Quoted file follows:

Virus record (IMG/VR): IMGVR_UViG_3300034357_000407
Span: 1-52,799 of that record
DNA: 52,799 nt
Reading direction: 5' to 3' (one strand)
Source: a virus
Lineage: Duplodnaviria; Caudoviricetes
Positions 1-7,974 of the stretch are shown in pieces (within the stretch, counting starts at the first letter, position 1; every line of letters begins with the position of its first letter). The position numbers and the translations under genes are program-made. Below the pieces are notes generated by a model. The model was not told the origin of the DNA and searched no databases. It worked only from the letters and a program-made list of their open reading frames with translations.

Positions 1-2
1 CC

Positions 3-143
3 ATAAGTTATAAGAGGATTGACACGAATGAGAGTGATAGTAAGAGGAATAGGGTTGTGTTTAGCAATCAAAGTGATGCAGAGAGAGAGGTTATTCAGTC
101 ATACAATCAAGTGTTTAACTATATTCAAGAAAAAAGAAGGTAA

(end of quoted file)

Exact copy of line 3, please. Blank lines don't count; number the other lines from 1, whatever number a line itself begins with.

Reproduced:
DNA: 52,799 nt